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'We're beating our heads against a wall': Overdoses take lives and a toll on Portland firefighters, with no solution in sight

A KGW crew rode along with Portland Fire & Rescue’s Station 1 for a first-hand look at their response to overdoses downtown. It painted a grim picture.

PORTLAND, Ore. — A man surrounded by his homeless friends lay on the sidewalk off Northwest 5th and Davis in Old Town. He had just overdosed on opioids and Portland firefighters were helping to revive him while trying to talk him into going to the hospital. It was 4 p.m. on a Monday. The scene was heavy, but one these firefighters now see every day.

“It's hard to see people in that state,” said Portland paramedic firefighter David Friedericks. He’s been with Portland Fire & Rescue for 13 years. For the last five he’s worked at Fire Station 1 downtown, the busiest fire house in the city — especially when it comes to overdoses. “At this point I’m kind of calloused but we just go on these calls, and they become routine. It used to be kind of a big deal to go on an overdose.”

Not anymore. In June alone, firefighters from Station 1 responded to 300 overdoses.

Portland police data shows that back in 2020 nearly 90 people died from overdoses. The number jumped to 135 in 2021, then to 159 in all of 2022. So far this year there have been 151 deaths, all in less than seven months. Police expect that number to be around 300 by year's end. 

Portland firefighters are responding to more overdoses than fires — and when they do respond to a fire, it’s often-homeless camp related. When a KGW crew was riding along with Station 1 firefighters, three OD calls dropped in a matter of 25 seconds. They headed to one under a bridge in Southwest Portland.

“He hit some strong fetty and he just fell out and he was grey, turning grey, and his eyes were rolling back in his head. We just narcaned him and he came back,” said a drug user whose friend had just overdosed.

By "fetty," she meant fentanyl. Before KGW got there, his friends were able to revive him with Narcan, an opioid overdose reversal medication.

“It's very traumatic, traumatizing for her. I don't really know how I got here, necessarily, other than my poor choices,” said the man who had just overdosed on fentanyl.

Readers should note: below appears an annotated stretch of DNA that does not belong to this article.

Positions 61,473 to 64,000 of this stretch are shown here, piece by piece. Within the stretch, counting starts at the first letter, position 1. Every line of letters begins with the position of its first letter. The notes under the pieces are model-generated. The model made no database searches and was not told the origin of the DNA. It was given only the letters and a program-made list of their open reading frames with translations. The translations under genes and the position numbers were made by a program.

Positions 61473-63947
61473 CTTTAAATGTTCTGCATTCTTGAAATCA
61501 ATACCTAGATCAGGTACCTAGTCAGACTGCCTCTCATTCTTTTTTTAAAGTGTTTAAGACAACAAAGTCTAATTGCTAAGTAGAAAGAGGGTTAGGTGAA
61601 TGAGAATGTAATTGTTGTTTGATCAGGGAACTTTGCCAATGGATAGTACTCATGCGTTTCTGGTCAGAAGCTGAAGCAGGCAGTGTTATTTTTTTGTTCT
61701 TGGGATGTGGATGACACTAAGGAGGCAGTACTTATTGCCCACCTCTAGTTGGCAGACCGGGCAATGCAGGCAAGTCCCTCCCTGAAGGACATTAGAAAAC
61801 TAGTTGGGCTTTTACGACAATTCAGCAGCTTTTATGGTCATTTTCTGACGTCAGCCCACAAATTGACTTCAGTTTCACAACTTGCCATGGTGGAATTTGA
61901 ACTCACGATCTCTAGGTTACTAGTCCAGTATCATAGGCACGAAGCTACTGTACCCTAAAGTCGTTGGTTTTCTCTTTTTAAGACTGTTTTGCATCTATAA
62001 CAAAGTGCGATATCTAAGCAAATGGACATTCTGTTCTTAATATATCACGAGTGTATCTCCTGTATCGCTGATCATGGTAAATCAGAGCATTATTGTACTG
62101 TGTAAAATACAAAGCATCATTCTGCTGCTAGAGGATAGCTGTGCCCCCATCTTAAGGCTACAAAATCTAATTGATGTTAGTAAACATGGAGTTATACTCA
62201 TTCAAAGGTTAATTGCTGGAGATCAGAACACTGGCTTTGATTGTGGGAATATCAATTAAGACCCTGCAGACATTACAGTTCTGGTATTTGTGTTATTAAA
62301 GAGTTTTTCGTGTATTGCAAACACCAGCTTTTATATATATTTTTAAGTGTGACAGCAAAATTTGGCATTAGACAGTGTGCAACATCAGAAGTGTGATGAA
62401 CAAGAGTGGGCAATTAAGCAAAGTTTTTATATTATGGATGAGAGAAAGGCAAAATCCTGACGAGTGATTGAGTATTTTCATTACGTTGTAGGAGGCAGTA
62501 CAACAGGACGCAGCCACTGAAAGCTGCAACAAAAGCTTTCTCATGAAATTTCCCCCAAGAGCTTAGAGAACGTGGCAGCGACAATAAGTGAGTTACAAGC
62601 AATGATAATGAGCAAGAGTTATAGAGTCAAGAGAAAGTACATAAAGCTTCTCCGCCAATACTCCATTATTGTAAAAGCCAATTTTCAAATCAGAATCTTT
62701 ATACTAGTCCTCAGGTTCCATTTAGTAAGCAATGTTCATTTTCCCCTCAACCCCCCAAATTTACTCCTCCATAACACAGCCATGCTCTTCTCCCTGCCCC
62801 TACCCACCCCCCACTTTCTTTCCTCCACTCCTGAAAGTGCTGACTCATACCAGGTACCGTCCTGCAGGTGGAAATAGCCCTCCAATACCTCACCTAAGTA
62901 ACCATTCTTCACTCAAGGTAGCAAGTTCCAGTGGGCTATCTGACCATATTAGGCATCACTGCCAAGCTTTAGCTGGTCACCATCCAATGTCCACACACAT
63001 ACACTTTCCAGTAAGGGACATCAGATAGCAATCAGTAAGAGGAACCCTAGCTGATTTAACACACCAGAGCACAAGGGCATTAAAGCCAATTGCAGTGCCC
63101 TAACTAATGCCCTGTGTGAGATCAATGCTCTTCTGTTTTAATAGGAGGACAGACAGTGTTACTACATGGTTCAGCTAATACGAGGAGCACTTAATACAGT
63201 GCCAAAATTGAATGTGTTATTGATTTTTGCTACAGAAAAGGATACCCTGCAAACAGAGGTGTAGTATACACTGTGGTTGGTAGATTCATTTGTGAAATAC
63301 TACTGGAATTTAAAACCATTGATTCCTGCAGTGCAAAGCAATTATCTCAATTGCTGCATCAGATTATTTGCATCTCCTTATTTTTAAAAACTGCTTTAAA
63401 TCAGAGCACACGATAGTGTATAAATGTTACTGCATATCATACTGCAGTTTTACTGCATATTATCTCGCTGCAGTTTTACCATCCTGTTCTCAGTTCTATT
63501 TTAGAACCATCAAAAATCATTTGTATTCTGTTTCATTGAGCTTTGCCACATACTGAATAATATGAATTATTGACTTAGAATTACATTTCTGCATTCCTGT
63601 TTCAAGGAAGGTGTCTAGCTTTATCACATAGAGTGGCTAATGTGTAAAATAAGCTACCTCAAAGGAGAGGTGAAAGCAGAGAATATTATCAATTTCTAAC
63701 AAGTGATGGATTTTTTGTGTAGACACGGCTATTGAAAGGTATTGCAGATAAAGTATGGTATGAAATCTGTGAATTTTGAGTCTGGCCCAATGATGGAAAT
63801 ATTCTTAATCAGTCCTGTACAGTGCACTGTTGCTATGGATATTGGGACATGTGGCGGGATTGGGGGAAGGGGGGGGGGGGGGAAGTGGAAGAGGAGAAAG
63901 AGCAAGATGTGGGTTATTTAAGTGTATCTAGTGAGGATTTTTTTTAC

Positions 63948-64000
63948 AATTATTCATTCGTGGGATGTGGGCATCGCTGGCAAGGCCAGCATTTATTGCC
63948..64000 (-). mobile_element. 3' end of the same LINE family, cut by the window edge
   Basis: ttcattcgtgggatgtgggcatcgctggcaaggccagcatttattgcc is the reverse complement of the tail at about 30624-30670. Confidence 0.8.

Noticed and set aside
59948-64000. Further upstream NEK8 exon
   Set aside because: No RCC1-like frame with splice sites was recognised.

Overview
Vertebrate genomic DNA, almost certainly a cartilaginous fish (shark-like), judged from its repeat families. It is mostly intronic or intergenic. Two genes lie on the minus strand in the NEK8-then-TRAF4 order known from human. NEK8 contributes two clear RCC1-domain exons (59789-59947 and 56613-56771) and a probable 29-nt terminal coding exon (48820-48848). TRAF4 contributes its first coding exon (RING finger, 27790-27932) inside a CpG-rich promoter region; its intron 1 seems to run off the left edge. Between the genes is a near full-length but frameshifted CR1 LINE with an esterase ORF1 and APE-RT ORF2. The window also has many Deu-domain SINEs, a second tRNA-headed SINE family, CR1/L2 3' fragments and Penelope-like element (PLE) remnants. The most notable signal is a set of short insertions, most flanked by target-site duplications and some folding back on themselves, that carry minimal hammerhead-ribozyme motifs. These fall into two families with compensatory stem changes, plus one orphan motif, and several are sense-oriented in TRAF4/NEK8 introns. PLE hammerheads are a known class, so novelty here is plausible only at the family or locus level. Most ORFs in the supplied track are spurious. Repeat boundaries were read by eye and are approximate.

Like the man in Old Town, he didn't want to go to the hospital.

“I obviously made a mistake,” he said.

This wasn't his first overdose. But since he's alive and coherent, there's nothing else first responders can do. So, everyone just moves on.

“I just need to kind of reset back into reality here a little bit if I can,” the man recovering from the overdose said.

Not long after that call, two more OD calls came in. The fire crew headed to one off Northwest Naito under the Steele Bridge, in a notorious homeless camp called The Pit.

“My friend just overdosed on fentanyl and uh, yeah, he literally died right here ... he was purple, we had to give him CPR, Narcan him. I literally had to breathe into him until I felt him come back to life,” said one drug user, rubbing the back of her friend who had just overdosed.

Friedericks asked the man three questions and made sure someone would stay with him before moving on.

“He's been through this before, there's no need for him to go to the hospital when he's alright. There's nothing, they can do for him there that I can't do right here,” the man's friend said.

It’s rare for crews to show up to an overdose where Narcan hasn't already been given. They fear the accessibility of Narcan gives drug users a false sense of security and in some ways could be making the crisis worse, even though it saves lives.

“Their heart stops working and everything shuts down, their brain stops working — and without Narcan, they'll die,” Friedericks said.

“It's like watching a slow-motion train wreck where you're not able to help stop the problem and it just continues to happen again and again,” added firefighter John Mountz.

Each time they respond to what has become an endless, exhausting routine.

“We're beating our head against a wall and the numbers that we're dealing with are unsustainable,” Friedericks said.

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